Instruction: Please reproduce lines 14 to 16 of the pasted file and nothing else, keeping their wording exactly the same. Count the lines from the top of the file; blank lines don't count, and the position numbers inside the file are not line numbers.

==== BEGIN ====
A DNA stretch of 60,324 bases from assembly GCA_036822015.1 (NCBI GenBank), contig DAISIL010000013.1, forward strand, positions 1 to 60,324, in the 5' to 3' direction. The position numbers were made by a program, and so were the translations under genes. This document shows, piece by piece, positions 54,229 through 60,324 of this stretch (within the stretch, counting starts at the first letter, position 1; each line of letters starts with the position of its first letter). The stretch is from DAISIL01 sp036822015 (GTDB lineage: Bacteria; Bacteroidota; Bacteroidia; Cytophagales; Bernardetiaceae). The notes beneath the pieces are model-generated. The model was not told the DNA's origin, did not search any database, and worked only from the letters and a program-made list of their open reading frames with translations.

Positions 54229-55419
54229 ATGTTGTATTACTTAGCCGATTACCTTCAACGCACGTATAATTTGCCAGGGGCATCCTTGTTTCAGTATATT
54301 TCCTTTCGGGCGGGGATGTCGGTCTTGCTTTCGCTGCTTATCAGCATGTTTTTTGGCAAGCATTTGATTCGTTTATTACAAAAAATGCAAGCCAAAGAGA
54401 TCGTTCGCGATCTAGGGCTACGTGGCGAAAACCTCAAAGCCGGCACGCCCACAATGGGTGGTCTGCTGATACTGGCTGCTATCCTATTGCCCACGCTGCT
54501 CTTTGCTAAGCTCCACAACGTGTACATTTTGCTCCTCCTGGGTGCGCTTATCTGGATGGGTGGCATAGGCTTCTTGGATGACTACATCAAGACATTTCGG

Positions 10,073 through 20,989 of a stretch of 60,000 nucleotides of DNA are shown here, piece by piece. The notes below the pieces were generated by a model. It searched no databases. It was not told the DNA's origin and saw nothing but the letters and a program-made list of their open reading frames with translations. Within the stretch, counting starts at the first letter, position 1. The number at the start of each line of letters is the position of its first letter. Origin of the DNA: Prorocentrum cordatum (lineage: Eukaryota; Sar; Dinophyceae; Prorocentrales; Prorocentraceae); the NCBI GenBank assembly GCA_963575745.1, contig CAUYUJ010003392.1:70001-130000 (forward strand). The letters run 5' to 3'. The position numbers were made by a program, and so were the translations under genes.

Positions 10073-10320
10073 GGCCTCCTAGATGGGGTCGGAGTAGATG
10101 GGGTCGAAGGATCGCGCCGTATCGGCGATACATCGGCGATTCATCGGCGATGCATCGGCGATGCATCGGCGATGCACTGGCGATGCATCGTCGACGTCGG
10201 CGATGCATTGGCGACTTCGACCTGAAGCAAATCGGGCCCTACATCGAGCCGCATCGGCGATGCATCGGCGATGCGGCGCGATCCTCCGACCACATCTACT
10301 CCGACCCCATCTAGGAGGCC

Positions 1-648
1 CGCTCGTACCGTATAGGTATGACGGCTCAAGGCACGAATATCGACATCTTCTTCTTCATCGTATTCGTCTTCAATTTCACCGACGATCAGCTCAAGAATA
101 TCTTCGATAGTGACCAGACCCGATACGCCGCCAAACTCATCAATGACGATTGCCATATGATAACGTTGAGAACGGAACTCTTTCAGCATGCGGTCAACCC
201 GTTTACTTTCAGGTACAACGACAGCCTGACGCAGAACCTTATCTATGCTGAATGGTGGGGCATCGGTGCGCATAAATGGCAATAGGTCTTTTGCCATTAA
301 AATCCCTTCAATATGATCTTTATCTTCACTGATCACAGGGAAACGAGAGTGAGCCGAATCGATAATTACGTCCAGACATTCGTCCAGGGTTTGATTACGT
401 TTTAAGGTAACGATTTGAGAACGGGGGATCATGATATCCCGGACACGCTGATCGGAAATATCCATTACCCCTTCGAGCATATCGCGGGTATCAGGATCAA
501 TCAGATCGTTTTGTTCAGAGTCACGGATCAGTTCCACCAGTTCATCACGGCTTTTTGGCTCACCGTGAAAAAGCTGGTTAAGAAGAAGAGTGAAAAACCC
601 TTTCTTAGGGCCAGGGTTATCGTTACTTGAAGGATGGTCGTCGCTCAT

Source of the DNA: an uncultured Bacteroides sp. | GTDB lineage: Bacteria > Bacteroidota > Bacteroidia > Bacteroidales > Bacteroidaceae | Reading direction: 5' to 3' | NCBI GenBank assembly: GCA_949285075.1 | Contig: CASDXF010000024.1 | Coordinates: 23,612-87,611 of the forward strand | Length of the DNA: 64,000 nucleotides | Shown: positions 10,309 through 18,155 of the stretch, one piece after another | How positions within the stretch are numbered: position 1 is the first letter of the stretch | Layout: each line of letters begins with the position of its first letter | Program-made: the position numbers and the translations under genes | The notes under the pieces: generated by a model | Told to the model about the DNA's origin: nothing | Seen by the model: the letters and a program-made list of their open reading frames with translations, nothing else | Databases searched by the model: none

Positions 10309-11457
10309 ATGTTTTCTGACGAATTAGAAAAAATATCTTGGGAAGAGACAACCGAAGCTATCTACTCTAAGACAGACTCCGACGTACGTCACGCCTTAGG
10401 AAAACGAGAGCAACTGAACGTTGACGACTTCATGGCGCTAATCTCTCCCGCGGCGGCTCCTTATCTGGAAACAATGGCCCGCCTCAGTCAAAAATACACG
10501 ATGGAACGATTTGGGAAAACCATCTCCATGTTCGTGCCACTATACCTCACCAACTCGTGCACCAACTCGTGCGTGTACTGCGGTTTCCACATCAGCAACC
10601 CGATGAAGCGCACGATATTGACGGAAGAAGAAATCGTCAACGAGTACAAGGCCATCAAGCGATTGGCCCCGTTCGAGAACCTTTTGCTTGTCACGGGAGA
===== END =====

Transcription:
1 CGCTCGTACCGTATAGGTATGACGGCTCAAGGCACGAATATCGACATCTTCTTCTTCATCGTATTCGTCTTCAATTTCACCGACGATCAGCTCAAGAATA
101 TCTTCGATAGTGACCAGACCCGATACGCCGCCAAACTCATCAATGACGATTGCCATATGATAACGTTGAGAACGGAACTCTTTCAGCATGCGGTCAACCC
201 GTTTACTTTCAGGTACAACGACAGCCTGACGCAGAACCTTATCTATGCTGAATGGTGGGGCATCGGTGCGCATAAATGGCAATAGGTCTTTTGCCATTAA